Change is afoot

An interesting article/book review the Guardian (UK) – see below.  Some may say what is described in the review isn’t an encouraging phenomena, but for me I see it as the continued, subtle change beginning and progressing within the culture.  The realization of the eventual outcome is still years off, I think.

As I continue to watch the forward movement of our culture (in all its current horrendous and glorious states), I can’t help but notice subtle changes in the persistent assumption by so many is that religion is doomed, that it is only truly believed among the uneducated and emotionally challenged, or some such assertion. I can’t help but notice signs that counter these anti-religious attitudes.

Taking a long view of history and trying to learn from it, there is always a waxing and waning of religious belief and action that involves that bastardization of and reclamation of honest Christian belief and practice.  In places like the “Western” world, the active belief in and practice of religion in on the wane – we are in the midst of a period of bastardization of the Faith that has progressed in earnest over the last 100-years or so., and profoundly so in the U.S. over the past few decades. Much of the misgivings among the general population toward organized religion is the fault of those who claim to believe, even as their example fails terribly, say, of Christ’s call to believe and live a certain kind of life reality.

Yet, here and there there are signs that this is changing, not because suddenly the example of Christians in places like the United States have suddenly become all virtuous and full of integrity – at least in this country we are at the height of religious hypocrisy and disingenuous-ness – but because people are beginning to look beyond the ridiculous people who claim they perfectly embody the Faith that God dictates.  They are looking back to the historical figures of Faith who lived out lives that do seem to be examples of the kind of life and belief that Christ calls us to. They seek out current figures who strive to live out such lives, even as they don’t gain headlines and notoriety. The current leadership in most Christian denominations, and this is a generalization, are now irrelevant to the furtherance of the Cause of Christ in the United States.  The institutions will be reformed, but by the force of the “market place” – by which I mean people will vote with their feet and will be drawn to that which is authentic and real. Once the people leave and all the money is gone, things will change.

So, I came across this book review in the Guardian (UK) by entitled, “Religion for Atheists by Alain de Botton – review: A banal and impudent argument for the uses of religion”. While the presumption of those who deign to the supposed usefulness of religion, yet do not believe, gain a little more attention it is a sign to me that the crass anti-religious force is waning. In its place will be a slow realization among many that religious faith, that the Christian Faith, may have something to offer other than social control of the masses.  Anyway, here is a couple paragraphs from the review:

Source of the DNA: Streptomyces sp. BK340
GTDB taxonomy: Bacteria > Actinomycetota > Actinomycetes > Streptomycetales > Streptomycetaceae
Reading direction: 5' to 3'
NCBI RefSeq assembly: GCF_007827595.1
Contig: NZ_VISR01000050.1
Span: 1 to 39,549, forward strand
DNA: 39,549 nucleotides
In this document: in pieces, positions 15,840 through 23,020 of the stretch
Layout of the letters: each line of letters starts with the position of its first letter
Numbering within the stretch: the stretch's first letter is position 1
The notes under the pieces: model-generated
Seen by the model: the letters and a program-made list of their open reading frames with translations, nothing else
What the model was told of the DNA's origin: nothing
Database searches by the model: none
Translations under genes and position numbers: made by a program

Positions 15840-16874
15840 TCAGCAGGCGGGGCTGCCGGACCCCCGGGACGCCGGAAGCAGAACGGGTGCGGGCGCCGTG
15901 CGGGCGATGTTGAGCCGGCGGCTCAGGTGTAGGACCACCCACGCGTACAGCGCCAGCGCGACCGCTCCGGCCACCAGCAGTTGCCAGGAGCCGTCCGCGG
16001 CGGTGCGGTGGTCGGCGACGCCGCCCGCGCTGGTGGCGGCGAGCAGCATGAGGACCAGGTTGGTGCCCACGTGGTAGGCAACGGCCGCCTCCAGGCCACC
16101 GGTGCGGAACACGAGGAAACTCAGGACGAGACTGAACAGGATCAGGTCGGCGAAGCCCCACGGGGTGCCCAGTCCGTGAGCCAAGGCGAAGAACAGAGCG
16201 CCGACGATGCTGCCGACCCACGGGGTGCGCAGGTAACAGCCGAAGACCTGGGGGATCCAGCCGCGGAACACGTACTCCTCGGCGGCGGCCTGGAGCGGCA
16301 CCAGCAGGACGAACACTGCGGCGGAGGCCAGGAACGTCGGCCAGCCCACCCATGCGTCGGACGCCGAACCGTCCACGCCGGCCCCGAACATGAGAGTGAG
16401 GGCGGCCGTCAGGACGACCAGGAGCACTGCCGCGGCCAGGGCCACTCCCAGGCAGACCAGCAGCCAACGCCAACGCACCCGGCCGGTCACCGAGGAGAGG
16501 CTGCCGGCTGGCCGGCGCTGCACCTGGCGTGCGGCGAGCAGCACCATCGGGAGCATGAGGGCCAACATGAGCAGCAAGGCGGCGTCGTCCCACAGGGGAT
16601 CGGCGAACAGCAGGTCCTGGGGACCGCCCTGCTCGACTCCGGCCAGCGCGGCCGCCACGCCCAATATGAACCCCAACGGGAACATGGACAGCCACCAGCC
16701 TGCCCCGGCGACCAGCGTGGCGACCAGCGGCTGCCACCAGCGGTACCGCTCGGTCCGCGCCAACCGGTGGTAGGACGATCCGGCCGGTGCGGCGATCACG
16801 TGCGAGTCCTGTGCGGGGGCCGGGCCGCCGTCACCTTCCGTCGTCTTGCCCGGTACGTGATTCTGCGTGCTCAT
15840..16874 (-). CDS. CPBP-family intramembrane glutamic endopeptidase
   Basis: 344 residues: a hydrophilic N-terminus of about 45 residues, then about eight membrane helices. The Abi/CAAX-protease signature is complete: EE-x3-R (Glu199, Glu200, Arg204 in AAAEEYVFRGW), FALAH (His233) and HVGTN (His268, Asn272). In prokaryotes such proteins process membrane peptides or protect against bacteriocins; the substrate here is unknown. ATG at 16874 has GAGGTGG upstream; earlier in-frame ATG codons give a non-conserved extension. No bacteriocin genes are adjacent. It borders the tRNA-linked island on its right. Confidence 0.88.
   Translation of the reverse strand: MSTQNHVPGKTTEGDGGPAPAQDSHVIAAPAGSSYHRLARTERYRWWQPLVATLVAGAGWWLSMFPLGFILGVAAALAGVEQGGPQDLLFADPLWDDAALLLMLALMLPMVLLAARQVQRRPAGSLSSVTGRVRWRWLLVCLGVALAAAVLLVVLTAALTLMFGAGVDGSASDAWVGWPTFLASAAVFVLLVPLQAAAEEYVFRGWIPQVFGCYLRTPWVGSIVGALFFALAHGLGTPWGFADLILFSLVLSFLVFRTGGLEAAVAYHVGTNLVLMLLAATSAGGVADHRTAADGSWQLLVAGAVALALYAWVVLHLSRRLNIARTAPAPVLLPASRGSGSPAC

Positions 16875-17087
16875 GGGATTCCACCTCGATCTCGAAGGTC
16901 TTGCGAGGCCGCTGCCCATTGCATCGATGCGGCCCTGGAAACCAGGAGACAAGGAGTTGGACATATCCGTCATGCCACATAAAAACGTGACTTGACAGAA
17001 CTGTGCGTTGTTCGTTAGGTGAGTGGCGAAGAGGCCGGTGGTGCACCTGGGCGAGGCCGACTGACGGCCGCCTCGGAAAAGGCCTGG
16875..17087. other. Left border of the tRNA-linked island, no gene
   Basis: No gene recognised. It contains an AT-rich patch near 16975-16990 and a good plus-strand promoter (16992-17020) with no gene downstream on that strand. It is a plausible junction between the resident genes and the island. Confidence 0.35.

“God may be dead, but Alain de Botton‘s Religion for Atheists
is a sign that the tradition from Voltaire to Arnold lives on. The book
assumes that religious beliefs are a lot of nonsense, but that they
remain indispensible to civilised existence. One wonders how this
impeccably liberal author would react to being told that free speech and
civil rights were all bunkum, but that they had their social uses and
so shouldn’t be knocked. Perhaps he might have the faintest sense of
being patronised. De Botton claims that one can be an atheist while
still finding religion “sporadically useful, interesting and consoling”,
which makes it sound rather like knocking up a bookcase when you are
feeling a bit low. Since Christianity requires one, if need be, to lay
down one’s life for a stranger, he must have a strange idea of
consolation. Like many an atheist, his theology is rather conservative
and old-fashioned.

“De Botton does not want people literally to
believe, but he remains a latter-day Matthew Arnold, as his high
Victorian language makes plain. Religion “teaches us to be polite, to
honour one another, to be faithful and sober”, as well as instructing us
in “the charms of community”. It all sounds tediously neat and
civilised. This is not quite the gospel of a preacher who was tortured
and executed for speaking up for justice, and who warned his comrades
that if they followed his example they would meet with the same fate. In
De Botton’s well-manicured hands, this bloody business becomes a
soothing form of spiritual therapy, able to “promote morality (and)
engender a spirit of community”. It is really a version of the Big
Society.

“Like Comte, De Botton believes in the need for a host of
“consoling, subtle or just charming rituals” to restore a sense of
community in a fractured society. He even envisages a new kind of
restaurant in which strangers would be forced to sit together and open
up their hearts to one another. There would be a Book of Agape
on hand, which would instruct diners to speak to each other for
prescribed lengths of time on prescribed topics. Quite how this will
prevent looting and rioting is not entirely clear.”

(Religion for Atheists by Alain de Botton – review: A banal and impudent argument for the uses of religion by of the Guardian UK.)

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